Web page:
Heritage Press – The Confessions of Jean-Jacques Rousseau (1955)

July 29, 2013 § 2 Comments

The Confessions of Jean-Jacques Rousseau (1955)
Sandglass Number I:20
Artwork: Illustrations by William Sharp
Translated by Anonymous, Revised, Edited and Introduced by A.S.B. Glover
Reprint of LEC #253, 23rd Series, V. 9 in 1955

Click images for larger views.


Front Binding – Our second William Sharp request follows the first (and is the last of this summer’s requests; thanks to everyone at the Devotees for their interest!), and this particular commission follows the standards of Samuel Pepys’ Diary. There are lots of smaller, intricate line drawings printed in brown ink throughout the text. I must admit, Sharp is quite good at this, but I prefer the work he performed for the Poe collection to these. The Sandglass noted that Sharp was requested by Macy for the Pepys set to follow Adolph von Menzel’s approach for The Memoirs of Frederick the Great (which Macy earlier issued under the Reader’s Club banner in Bruno Frank’s novel on that king, The Days of the King), and that his successful venture at that commission made him the clear choice for the LEC Rousseau.

As for Msr. Rousseau, this is his sole outing for the George Macy Companies. Of all the things to choose from of his repertoire, this is clearly the most well-known! His candid autobiography solidified him in literature’s hall-of-fame, published in full three years after his death. Macy (I believe he was still well enough in 1955 to record his opinions via LEC letters and Sandglasses) notes that he is following the Nonesuch Press in his choice to utilize an anonymous translation from 1783 and 1790 for his issuing, recruiting A.S.G. Glover to restore exorcised passages that the original translator deemed prudish. Thus, we have here a complete English edition of Rousseau’s exploits.

Design Notes: Peter Beilenson served as designer for this edition (and the LEC original). The Riverside Press (see Robert’s comment below for a nice condensed history of the press) handled the printing of the HP volume, using Waverly as the primary font. It is based on the Walbaum font (the Curwen Press used it a lot, apparently), which was not available as a monotype in 12 points according to the Sandglass. The Intertype Corporation made a linotype, modernizing Walbaum and redubbed it Waverly. Frank Fortney bound the book, as is common. The linen for the boards is from Holland, with brown leaf stamped into the boards for the spine’s title and Sharp’s portrait of Rousseau on the front. The paper is “unusual”; a velvety, thin and crisp stock with deep tones.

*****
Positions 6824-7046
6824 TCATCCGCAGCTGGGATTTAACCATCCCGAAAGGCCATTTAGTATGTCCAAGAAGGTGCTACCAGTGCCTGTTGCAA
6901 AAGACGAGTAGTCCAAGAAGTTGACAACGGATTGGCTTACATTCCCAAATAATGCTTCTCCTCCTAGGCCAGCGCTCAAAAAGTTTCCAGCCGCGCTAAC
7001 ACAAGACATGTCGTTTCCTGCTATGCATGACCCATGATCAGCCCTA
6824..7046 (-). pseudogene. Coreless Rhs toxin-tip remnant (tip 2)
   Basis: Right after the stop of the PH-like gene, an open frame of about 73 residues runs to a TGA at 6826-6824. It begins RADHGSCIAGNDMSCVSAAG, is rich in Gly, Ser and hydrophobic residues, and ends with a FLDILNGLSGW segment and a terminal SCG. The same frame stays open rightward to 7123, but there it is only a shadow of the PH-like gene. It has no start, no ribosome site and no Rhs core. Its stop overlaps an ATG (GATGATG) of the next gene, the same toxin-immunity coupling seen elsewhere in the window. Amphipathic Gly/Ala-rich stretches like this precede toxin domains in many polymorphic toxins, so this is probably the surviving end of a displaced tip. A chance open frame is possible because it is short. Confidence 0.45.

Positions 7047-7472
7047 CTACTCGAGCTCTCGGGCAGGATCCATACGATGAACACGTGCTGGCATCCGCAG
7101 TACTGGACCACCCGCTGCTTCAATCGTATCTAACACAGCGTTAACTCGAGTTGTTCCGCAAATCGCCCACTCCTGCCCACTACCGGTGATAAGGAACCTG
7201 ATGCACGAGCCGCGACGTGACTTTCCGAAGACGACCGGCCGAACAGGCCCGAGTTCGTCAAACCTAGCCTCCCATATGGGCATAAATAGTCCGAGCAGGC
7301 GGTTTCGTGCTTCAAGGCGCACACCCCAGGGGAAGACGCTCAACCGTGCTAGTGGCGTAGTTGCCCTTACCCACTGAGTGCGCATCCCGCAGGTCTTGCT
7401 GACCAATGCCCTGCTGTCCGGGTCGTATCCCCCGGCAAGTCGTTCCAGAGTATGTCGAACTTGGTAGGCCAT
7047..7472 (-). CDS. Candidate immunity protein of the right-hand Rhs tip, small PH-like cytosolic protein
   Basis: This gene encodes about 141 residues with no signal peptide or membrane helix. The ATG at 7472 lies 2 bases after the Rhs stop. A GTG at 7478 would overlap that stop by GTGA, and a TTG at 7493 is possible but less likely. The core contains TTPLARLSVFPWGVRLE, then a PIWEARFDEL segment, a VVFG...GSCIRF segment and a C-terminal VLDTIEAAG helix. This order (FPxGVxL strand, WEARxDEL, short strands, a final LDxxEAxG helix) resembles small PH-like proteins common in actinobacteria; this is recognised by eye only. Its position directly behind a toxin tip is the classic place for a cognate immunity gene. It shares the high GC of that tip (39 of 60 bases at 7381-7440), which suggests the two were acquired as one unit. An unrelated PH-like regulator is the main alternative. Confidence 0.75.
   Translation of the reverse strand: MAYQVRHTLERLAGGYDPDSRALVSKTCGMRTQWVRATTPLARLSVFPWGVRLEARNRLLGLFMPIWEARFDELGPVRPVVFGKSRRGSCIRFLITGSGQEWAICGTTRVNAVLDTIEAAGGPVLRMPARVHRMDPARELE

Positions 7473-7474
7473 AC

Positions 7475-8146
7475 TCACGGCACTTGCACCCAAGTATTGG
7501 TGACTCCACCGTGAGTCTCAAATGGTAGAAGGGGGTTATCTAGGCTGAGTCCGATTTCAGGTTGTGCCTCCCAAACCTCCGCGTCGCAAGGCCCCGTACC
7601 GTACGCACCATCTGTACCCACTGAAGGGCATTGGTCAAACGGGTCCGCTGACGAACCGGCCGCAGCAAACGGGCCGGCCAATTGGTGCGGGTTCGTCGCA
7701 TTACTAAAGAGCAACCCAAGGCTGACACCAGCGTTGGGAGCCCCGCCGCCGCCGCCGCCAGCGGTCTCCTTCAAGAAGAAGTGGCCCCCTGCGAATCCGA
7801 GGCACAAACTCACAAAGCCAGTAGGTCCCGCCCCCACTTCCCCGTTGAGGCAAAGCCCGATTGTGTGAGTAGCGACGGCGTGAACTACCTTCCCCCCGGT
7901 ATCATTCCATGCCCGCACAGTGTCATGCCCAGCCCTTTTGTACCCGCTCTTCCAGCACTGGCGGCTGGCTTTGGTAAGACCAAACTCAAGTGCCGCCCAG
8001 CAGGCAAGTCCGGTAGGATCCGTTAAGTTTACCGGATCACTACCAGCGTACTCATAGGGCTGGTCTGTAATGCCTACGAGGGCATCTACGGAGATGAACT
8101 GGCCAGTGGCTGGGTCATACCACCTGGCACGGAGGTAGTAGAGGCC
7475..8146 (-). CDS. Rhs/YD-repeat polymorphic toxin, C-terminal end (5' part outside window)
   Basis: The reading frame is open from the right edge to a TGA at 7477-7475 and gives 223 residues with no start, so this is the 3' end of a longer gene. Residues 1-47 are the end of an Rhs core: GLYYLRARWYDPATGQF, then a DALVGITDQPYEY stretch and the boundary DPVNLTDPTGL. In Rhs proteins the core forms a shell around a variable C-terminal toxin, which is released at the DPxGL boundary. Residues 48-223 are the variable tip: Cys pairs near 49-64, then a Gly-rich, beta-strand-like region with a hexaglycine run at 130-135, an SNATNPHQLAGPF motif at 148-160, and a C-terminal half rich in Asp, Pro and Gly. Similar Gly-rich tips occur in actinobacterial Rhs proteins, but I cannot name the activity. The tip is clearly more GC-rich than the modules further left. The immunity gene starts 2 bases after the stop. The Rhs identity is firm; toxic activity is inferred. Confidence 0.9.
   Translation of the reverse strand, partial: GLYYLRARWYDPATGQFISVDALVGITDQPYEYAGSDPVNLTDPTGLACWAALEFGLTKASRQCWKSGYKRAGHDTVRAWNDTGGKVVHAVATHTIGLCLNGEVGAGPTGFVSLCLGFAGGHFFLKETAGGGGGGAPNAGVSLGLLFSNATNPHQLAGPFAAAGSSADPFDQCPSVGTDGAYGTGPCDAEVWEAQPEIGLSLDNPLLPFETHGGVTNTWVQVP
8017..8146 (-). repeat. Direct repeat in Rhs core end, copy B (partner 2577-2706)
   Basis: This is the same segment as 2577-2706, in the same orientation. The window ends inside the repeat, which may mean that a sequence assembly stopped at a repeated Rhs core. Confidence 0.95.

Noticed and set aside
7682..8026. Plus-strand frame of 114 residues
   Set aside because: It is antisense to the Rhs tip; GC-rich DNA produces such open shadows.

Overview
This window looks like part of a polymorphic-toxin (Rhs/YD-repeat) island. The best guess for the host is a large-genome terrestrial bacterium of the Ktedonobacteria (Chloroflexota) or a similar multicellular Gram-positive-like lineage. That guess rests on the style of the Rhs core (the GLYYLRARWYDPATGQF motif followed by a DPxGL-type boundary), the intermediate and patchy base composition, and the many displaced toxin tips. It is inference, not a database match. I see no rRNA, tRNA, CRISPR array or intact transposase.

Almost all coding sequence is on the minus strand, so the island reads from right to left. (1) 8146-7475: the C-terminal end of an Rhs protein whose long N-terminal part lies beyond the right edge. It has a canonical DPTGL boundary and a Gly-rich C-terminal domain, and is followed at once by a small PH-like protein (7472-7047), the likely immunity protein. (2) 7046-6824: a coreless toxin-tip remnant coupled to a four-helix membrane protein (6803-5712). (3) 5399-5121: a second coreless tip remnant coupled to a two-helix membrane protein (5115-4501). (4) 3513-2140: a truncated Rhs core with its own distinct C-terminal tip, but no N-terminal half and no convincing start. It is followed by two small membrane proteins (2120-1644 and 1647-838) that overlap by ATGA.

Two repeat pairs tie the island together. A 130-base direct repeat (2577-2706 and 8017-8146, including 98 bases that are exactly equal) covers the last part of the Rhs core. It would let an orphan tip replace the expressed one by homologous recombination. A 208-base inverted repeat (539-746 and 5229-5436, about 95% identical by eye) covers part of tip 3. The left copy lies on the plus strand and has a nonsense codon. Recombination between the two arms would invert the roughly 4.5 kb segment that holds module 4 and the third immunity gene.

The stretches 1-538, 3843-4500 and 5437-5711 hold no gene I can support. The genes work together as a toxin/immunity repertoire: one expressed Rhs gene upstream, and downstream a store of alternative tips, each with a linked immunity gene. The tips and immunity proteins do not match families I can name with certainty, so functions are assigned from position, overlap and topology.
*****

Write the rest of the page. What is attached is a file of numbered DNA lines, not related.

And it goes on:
Title Page – As mentioned above, A.S.B. Glover handled the editorial work here, taking the anonymous translation of the late 1700’s and giving it the finishing touches it needed. He also introduces the book.

Examples of the Illustrations by Sharp (right click and open in new tab for full size):

Personal Notes – I bought this at Second Time Around Used Books in Merced for $15. It’s been read before (there’s some penciled markings on key passages inside), but the condition was remarkably solid otherwise, so I figured why not.

Sandglass (right click and select Open in New Tab to see full size):


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§ 2 Responses to Heritage Press – The Confessions of Jean-Jacques Rousseau (1955)

  • Robert Bailey says:

    Another fine post on an exceptionally fine book. This was printed at the Riverside Press, which was where Bruce Rogers established his reputation as the greatest book designer of the 20th century. They have printed many famous and desirable editions over the years, including the marvelously-illustrated (by Childe Hassam, Howard Pyle, Jessie Wilcox Smith, Frank Schoonover and similar luminaries) 22 volume edition of Hawthorne’s complete works, multi-volume editions, beautifully-printed and bound, of the complete works of the great 19th century American authors, the first edition of Agee and Evans Now Let Us Praise Famous Men, the N.C. Wyeth-illustrated Odyssey, the Bruce Rogers Rubaiyat, and, for those of us who prefer our Chaucer in its original Middle English, the Riverside Chaucer. A division of Houghton Miflin for many years, they are responsible for many well-printed textbooks, known for durability.

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